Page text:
Think And Do

Pranayama - Breathwork

Pranayama: Controlled Breathing
  • Development and maintenance of a healthy, strengthened and cleansed body
  • Increase awareness
  • Improved focus
  • Enhanced ability to achieve and retain calmness
The connection between proper breathing and quality of life is both intimate and strong.
We have the ability to maintain our strength and health through awareness of our breath, yet we go through life with very little attention to the fact that we are breathing at all!
Post-Birth breathing should be practiced first. Then add Ujjai breathing.

In the practice of Pranayama, we control the flow of Prana by guiding our breath.
The word itself consists of two parts:
  • Prana – “that which is everywhere”
  • Ayama – “stretch”
Prana is breath entering the body (Yang) and apana is breath leaving the body (Yin).
In addition, apana refers to the lower abdomen and the activities occurring there. The actual breathing consists of three states:
  • Purakam - Inhalation – lungs fill
  • Kumbhakam - Restraining – here is where the exchange of gases takes place in the body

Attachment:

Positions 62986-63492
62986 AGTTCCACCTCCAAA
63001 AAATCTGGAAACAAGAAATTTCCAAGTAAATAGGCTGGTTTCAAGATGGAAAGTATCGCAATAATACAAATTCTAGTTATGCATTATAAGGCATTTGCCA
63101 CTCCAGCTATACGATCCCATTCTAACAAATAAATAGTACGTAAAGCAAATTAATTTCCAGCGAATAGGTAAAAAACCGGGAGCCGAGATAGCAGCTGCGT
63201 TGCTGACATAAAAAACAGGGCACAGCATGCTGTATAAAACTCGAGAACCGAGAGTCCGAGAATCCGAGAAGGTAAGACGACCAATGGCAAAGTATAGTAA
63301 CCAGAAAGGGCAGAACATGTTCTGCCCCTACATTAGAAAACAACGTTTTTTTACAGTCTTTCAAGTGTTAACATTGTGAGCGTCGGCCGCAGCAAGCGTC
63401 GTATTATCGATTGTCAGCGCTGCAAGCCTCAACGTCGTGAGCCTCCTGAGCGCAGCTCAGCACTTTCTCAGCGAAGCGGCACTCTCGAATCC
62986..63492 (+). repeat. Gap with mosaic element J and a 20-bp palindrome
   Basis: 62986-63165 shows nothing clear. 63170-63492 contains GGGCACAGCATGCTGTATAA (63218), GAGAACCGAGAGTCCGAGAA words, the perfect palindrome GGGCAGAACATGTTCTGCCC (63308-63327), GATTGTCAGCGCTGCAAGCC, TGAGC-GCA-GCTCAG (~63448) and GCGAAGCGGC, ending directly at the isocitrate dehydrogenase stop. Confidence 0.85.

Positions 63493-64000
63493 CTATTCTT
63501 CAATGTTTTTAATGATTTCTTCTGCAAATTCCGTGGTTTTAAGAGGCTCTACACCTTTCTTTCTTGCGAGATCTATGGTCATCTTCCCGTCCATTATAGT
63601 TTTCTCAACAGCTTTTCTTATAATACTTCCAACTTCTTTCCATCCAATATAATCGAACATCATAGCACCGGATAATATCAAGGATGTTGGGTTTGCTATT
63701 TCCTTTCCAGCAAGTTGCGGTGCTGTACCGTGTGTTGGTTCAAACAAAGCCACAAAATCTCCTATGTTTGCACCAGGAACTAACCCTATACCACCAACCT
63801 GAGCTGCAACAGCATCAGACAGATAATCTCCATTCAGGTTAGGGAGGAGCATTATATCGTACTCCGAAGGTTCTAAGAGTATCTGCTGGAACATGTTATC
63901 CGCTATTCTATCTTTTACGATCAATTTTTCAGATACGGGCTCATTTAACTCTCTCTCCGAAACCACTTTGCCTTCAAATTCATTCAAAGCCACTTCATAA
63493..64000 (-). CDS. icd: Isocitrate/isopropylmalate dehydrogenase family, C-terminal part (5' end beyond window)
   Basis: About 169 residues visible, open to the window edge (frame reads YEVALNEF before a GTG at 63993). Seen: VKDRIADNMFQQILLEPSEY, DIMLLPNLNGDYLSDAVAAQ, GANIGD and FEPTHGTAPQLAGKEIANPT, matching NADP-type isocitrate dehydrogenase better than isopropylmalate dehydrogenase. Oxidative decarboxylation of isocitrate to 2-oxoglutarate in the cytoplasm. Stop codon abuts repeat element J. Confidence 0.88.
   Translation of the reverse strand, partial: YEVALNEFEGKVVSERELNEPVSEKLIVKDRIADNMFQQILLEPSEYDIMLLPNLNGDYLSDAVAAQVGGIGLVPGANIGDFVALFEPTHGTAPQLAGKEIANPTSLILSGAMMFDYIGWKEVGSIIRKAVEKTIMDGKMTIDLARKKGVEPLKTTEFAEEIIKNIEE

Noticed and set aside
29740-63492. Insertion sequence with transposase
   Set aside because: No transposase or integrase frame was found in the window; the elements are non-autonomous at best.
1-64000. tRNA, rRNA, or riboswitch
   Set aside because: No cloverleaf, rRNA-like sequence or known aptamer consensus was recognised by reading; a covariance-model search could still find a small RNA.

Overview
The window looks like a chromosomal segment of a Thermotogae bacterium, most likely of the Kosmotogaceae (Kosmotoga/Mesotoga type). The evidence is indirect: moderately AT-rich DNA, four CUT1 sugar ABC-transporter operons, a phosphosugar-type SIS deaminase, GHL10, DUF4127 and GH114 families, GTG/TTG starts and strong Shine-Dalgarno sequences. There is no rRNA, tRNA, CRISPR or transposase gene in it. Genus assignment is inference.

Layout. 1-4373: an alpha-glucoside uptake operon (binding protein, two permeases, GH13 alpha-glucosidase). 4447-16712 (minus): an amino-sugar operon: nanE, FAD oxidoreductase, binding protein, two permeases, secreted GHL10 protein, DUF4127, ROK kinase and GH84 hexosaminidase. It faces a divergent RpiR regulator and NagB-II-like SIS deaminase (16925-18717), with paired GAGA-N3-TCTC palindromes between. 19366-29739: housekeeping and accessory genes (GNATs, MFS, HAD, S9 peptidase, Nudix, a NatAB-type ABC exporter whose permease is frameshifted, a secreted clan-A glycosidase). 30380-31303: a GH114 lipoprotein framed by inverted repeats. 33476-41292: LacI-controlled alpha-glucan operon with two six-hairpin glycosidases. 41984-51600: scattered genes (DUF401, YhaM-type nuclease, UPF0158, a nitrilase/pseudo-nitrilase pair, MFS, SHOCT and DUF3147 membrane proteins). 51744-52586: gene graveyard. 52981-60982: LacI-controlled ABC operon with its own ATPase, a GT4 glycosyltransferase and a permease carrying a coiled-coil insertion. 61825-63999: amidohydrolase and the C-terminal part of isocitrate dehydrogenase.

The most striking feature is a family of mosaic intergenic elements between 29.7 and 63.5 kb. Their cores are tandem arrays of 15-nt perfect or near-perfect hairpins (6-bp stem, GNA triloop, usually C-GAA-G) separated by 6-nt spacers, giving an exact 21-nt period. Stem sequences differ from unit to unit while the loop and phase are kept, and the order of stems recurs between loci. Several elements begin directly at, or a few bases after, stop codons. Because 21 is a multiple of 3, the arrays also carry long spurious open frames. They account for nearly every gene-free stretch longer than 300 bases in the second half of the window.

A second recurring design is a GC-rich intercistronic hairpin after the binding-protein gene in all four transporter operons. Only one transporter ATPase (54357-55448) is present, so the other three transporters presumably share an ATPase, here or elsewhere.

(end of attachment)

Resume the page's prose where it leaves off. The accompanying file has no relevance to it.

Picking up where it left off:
and toxic air is replace with clean air
  • Recakam - Exhalation – removal of toxic substances
In addition to actual mechanism of the breath, there are five forms of prana, each representing a different bodily function:
  • Udana-vayu - Throat, speech
  • Prana-vayu - Chest
  • Samana-vayu - Central region, digestion
  • Apana-vayu - Lower abdomen, elimination
  • Vyana-vayu - All body regions
Consider Yin and Yang.

We seek to balance our energies through Pranayama by finding a state of equilibrium in the breaths.
Although we need the pranic energy of apana, we must still eliminate the toxic substances that accumulate within the body.

Looking at the Tai Chi, we can associate our breath directly to this image –
Prana (Yang, white) enters the body, increasing to our greatest level of comfort.
The Apana (Yin, black) begins, slowly, and under our control, leaves the body.
This continuous repetition of prana and apana balances us, regulates us, and maintains our health.
Agni – The Fire of Life

Once again, Chinese thought plays a role in the understanding of Yogic practices.
Chinese medicine defines energy regions within the body and points on the surface through which these regions can be stimulated (this is the practice of acupuncture).
The core of our bodies is the Tan-Tien, located in the region of the navel.
It is the point from which energy (Chi) flows smoothly throughout the body.

Agni is located in this region.
This flame changes direction in accordance with the flow of breath.
Inhalations drive this fire downward, and exhalations drive it upward.
In practice, we try to make the exhalations longer, thereby reducing the body’s rubbish and allow sufficient prana to enter for healing and strength.